• Mage The Hero Denied #4

    Mage The Hero Denied #4
    Released by: Image Comics
    Released on: November 15th, 2017.
    Written & Illustrated by: Matt Wagner
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    “Following yet another attack from the fairy realms, Kevin Matchstick must comfort and explain the reality of magic to his young son, Hugo. Meanwhile the Gracklethorns continue to prowl the inner city’s homeless shelters in their merciless search for the mystical Fisher King. Frustrated by failure, the Gracs persuade their Umbra Mother to lay an elaborate trap in hopes of flushing out their prey. In order to buy time, Kevin convinces Magda that The Pendragon should again return to the Nasty Hunt, setting himself up as a decoy and drawing their enemy’s attention away from home.”

    When this fourth issue begins, Kevin is face to face with Ereshkigal, the ‘mistress of the underworld… queen of the unending dead’ and honestly, she’s not quite what he expected. He was anticipating something bigger and scarier. Regardless, she explains what summons has brought her here, and how as he drew her to this place, she’ll be wreaking vengeance upon him. He pays this no mind until she addresses him as ‘Sumerian’ at which point, he realizes she knows more about him, about his past with Kirby, than she should. He tells her he is simply ‘The Pendragon’ but it’s not soothing her – she pulls back her veil to reveal spiders for eyes at which point her legions of the dead attack.

    Matchstick isn’t impressed – zombies don’t frighten him… until he turns around and realizes how many of them there are. But Matchstick is resourceful, and soon enough he’s doing battles with the hordes of the undead that Ereshkigal controls. And then things get weird – a motorcycle pulls up, driven by a massive man clad in black wearing a horned metal helmet accompanied by creatures that look to be half man, half dog. Ereshkigal uses this distraction to her advantage and gets the upper hand, but when she threatens his family… well, he doesn’t like that.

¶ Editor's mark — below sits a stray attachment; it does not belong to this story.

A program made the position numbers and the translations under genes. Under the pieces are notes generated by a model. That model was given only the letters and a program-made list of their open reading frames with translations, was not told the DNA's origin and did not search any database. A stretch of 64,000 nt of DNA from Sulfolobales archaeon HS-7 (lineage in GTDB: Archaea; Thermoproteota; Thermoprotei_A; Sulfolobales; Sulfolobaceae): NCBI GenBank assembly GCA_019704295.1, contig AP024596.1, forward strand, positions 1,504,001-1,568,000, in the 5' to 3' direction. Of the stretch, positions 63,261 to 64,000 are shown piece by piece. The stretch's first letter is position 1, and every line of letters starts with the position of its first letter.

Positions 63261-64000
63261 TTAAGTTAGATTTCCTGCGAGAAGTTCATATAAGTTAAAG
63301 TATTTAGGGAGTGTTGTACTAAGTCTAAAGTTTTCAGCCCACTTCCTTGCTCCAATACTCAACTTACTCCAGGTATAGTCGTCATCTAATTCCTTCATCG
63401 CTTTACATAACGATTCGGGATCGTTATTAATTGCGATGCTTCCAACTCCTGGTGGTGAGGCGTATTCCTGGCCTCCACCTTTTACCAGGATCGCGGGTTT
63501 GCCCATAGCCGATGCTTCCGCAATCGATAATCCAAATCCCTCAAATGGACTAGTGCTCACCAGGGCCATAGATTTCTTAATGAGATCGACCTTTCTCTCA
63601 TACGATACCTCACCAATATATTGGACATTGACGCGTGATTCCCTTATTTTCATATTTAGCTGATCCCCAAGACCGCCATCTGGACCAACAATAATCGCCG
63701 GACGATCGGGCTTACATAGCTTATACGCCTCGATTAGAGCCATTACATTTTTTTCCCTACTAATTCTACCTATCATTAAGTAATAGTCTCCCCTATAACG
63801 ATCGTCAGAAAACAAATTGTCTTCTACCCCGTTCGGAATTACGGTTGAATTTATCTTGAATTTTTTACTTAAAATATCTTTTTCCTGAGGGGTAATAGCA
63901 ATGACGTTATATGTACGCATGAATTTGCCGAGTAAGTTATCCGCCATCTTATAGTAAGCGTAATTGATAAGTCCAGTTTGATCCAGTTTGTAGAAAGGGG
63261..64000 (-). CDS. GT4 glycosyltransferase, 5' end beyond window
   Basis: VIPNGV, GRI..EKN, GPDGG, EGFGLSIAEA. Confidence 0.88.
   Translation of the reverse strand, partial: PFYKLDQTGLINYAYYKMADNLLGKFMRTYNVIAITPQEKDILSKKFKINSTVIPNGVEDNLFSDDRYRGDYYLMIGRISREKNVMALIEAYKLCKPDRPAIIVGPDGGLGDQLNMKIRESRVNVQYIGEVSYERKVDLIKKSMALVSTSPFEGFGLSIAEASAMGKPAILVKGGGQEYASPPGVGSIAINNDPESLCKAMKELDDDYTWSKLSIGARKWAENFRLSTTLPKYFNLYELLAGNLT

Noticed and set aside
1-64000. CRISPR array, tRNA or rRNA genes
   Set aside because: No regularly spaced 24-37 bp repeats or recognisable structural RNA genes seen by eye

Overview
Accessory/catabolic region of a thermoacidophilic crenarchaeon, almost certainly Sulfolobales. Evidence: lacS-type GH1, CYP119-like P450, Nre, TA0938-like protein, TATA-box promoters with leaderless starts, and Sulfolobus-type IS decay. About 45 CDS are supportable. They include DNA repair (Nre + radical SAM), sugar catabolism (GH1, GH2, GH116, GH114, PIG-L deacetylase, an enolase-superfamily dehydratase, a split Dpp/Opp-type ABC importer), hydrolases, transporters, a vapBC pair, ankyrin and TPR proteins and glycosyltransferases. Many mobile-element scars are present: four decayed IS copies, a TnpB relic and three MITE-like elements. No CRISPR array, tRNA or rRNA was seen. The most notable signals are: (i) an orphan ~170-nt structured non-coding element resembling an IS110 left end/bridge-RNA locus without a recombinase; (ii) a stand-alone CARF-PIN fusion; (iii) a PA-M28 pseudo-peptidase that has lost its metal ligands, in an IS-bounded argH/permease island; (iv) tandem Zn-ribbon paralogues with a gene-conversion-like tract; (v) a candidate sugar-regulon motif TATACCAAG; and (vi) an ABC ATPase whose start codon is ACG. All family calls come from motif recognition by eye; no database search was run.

Nicely building off of what came before, the bulk of this issue revolves around Kevin’s conflict with Ereshkigal – which sounds simple enough, except that it points at bigger things. She’s a far more intense threat than he first assumed and he knows, given who and what appeared during their battle, that she’s not the only one after him right now. Clearly he’s got the safety of his family front and center in all of this, that’s why he split from them, to keep them safe from harm – but is he strong enough to keep them safe? That’s really what’s at the heart of all of this. It makes for pretty solid storytelling, it makes Kevin relatable (that’s always been a big part of what has made Mage a great read – his humanity) and it makes him interesting. As such, by the time that this issue has ended, yes, the fight is over, but that plot is pushed forward, Kevin is changed by this. As he should be.

    Wagner’s artwork is every bit as good as his writing. There’s great detail, good movement and some genuinely fantastic (and sincerely creepy) character design at work here. Wagner’s sense of humor also works its way into the book more than once, both in terms of the writing and in the illustration – there are a couple of laugh out loud moments here, but they never feel forced or gimmicky, rather they suit the story and the character. Great stuff – bring on issue five. This series, so far, has been well worth the wait!